I. Going Down (1:1–17)

Jonah was suddenly confronted by the Lord and told to go to Nineveh to deliver an important message. That city was wicked and needed to be told that the Lord was against it.

Jonah fled from the presence of the Lord. At the seaport of Joppa he boarded a ship sailing for Tarshish, usually identified with Tartessus, a port on the southwest shore of Spain. Jonah did not escape the Lord. It was not the stormy season, but the Lord produced a wild storm that threatened to sink the ship.

The sailors, probably Canaanites, were polytheists and prayed to their many gods for help.

The captain found Jonah hidden below deck sound asleep. The captain wanted Jonah to pray also. If one man's god could not help, maybe some other deity could. The sailors cast lots because they believed that such a storm was caused by someone's sin. This was an opportunity for the one true God to act, so he caused the lots to identify Jonah as the sinner.

The sailors wanted to know who Jonah was and what kind of sin he had committed. Jonah confessed his faith as a Hebrew in the God of heaven, who made the sea and the land. Evidently the sailors knew about the God of the Hebrews and the miracles he had done for them. They seemed to know that running from God's presence was impossible, so they asked Jonah what kind of punishment would stop the storm.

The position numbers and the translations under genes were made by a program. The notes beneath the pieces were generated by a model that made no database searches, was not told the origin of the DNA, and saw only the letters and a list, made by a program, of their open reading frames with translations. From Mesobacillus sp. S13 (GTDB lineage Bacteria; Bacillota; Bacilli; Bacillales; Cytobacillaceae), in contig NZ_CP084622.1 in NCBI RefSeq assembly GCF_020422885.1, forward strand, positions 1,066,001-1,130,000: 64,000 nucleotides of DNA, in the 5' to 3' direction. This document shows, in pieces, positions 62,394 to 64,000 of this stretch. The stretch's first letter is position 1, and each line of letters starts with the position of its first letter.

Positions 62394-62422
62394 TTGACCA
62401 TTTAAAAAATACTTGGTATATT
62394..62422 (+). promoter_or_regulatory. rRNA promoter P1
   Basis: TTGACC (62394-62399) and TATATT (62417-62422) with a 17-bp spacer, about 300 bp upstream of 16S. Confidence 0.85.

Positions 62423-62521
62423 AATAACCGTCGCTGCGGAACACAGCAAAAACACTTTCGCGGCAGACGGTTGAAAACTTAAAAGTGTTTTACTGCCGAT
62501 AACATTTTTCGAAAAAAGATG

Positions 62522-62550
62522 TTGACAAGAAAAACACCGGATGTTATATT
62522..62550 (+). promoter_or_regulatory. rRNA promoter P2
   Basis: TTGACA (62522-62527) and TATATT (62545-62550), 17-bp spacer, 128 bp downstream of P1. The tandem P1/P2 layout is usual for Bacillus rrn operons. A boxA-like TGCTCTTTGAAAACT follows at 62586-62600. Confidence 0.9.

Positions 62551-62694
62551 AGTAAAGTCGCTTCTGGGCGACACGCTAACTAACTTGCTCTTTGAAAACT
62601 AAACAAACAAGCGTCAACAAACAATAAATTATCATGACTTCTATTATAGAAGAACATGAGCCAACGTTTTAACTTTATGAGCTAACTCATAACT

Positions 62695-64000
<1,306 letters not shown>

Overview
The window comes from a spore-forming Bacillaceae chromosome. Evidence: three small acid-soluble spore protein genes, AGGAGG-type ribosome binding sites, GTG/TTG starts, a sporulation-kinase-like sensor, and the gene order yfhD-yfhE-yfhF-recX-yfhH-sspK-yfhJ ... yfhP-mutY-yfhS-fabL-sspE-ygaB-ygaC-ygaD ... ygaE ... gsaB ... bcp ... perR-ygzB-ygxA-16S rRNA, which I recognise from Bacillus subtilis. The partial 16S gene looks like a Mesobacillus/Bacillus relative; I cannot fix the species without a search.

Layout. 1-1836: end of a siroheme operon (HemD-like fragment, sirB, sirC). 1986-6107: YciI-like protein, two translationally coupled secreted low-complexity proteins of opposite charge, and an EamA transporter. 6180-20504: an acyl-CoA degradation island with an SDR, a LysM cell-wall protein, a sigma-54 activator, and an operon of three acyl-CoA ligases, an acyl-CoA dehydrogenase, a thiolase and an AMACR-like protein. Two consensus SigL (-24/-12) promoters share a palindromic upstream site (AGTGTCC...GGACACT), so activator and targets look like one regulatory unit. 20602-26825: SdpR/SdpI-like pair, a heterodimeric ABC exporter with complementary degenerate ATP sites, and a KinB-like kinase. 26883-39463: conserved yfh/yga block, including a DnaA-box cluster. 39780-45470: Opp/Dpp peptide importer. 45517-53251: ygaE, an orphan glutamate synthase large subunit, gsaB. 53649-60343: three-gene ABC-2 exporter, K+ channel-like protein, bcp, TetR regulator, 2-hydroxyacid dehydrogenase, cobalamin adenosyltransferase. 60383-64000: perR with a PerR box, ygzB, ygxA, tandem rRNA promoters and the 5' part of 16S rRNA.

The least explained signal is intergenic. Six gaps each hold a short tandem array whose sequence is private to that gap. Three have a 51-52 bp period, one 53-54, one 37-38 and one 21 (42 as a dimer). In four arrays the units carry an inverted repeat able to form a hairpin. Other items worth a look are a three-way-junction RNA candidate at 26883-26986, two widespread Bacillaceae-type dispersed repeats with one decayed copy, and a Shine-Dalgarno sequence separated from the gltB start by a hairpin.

Jonah admitted that his sin had caused the storm, and he advised the sailors to throw him into the sea. The sailors rejected the idea and, filled with fear, rowed against the raging waves with all their might.

The sailors prayed again. But this time they directed their prayers to the one true God. With great reluctance, they tossed Jonah overboard.

Whereas Jonah was disobedient and did not beseech God for mercy, the pagan sailors turned from their false deities to the true God and obeyed him. The Lord saved their lives by calming the sea. Thoroughly frightened, they worshiped God.

God saved Jonah's life by having a great fish near the boat to swallow him. Jonah remained alive and able to think seriously about his situation.